Minnesota tops list of best performing WC systems
Minnesota boasts the top performing workers' compensation system in the country, according a report by the Work Loss Data Institute.
The organization recently issued its 2010 State Report Cards for Workers' Comp, which tracks trends and assigns states a grade and tier ranking based on their performance from 2000-07. Forty-three states are covered in the latest report, plus Puerto Rico, Guam, and the Virgin Islands.
According to the report, Minnesota performed the best of all the states for 2007, with Nevada and Arizona coming in a close second and third. All three states received a grade of A+ based on an average of their 2007 scores in the five categories. Puerto Rico came in last, with Rhode Island, New York and New Jersey very close to the bottom.
About the study. For the report, the Work Loss Data Institute utilizes data from the Occupational Safety and Health Administration's Forms 200 and 300, which log all recordable injuries and illnesses among employers.The 2010 report cards provide five different outcome measures compared among the states for each year, including:
- Incidence rates. The national incidence rate for 2007 was 1.2 cases per 100 full-time workers compared to 1.8 per 100 full-time workers in 2000, reflecting a steady decline in the incidence of cases requiring time off work. The study found that for 2007 the rate varied from a low of 0.8 in the District of Columbia to highs of 2.9 in Puerto Rico and 2.6 in Hawaii.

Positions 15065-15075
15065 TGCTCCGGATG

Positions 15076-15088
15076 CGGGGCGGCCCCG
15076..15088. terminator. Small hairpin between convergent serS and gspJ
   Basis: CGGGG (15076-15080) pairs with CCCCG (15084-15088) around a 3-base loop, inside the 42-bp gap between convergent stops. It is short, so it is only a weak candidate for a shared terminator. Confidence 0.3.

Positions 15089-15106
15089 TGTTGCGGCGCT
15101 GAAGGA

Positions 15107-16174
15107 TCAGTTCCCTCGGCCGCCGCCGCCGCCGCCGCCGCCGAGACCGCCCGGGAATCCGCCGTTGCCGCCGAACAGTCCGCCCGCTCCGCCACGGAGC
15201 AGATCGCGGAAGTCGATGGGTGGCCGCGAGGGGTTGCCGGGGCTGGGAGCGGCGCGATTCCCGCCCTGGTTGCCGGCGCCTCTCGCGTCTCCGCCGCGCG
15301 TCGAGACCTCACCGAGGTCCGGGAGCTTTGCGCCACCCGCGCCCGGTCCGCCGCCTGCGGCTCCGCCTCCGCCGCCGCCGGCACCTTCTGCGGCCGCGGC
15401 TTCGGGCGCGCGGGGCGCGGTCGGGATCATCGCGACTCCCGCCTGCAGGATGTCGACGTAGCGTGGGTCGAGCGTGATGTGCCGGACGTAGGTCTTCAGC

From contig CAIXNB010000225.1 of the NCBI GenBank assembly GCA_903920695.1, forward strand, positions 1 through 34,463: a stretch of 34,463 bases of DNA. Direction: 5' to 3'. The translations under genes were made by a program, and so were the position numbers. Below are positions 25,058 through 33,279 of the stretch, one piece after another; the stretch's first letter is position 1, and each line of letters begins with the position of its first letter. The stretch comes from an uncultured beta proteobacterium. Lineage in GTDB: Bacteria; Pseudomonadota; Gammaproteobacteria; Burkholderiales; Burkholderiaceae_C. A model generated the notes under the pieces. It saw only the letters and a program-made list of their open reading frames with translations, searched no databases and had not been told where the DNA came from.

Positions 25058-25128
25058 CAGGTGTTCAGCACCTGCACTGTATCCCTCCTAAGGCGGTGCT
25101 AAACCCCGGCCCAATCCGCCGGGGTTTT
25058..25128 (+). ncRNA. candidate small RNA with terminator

- Cases missing work. For the U.S. as a whole, 29 percent of OSHA recordable cases required time off from work in 2007, the same as in 2000. Researchers said this percentage varied from a low of 21 percent in Utah to a high of 70 percent in Puerto Rico. The study found that the five states with the most number of cases in 2007 represented about 33 percent of total cases in the U.S. These states were California with 131,600 cases, New York with 82,700 cases, Texas with 69,300 cases, Florida with 57,800 cases, and Illinois with 47,500 cases.
- Median disability durations. For the U.S. as a whole, the median disability duration in 2007 was seven days. The 2007 data varied from a median low of five days in Arizona, Minnesota, Vermont, Virginia, Maryland, Maine, North Carolina and West Virginia to highs of 21 in Puerto Rico, 11 in Illinois, and 10 in Rhode Island, Oklahoma and New Jersey.
- Delayed recovery rate. For the U.S. overall, 25.6 percent of cases were out of work for 31 days or longer in 2007, up from 21 percent in 2000. Researchers said this is an ominous trend that has a significant impact on comp costs as well as the ability of workers to return to good health and productive endeavor. This statistic ranged from a low of 17.8 percent in Arizona to a high of 39.4 percent in Puerto Rico, 31.1 percent in Illinois, and 30.4 percent in South Carolina and California.
- Key condition of low back strain. According to the study, the No. 1 condition in 2007 was back sprains and strains, resulting in over 191,128 cases with lost workdays. The five states with the best outcomes for back strain in 2007 were Nevada, New Mexico, Arizona, Minnesota and Iowa. The five worst states were Puerto Rico, Illinois, Louisiana, Rhode Island and Oklahoma.
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April 22, 2010
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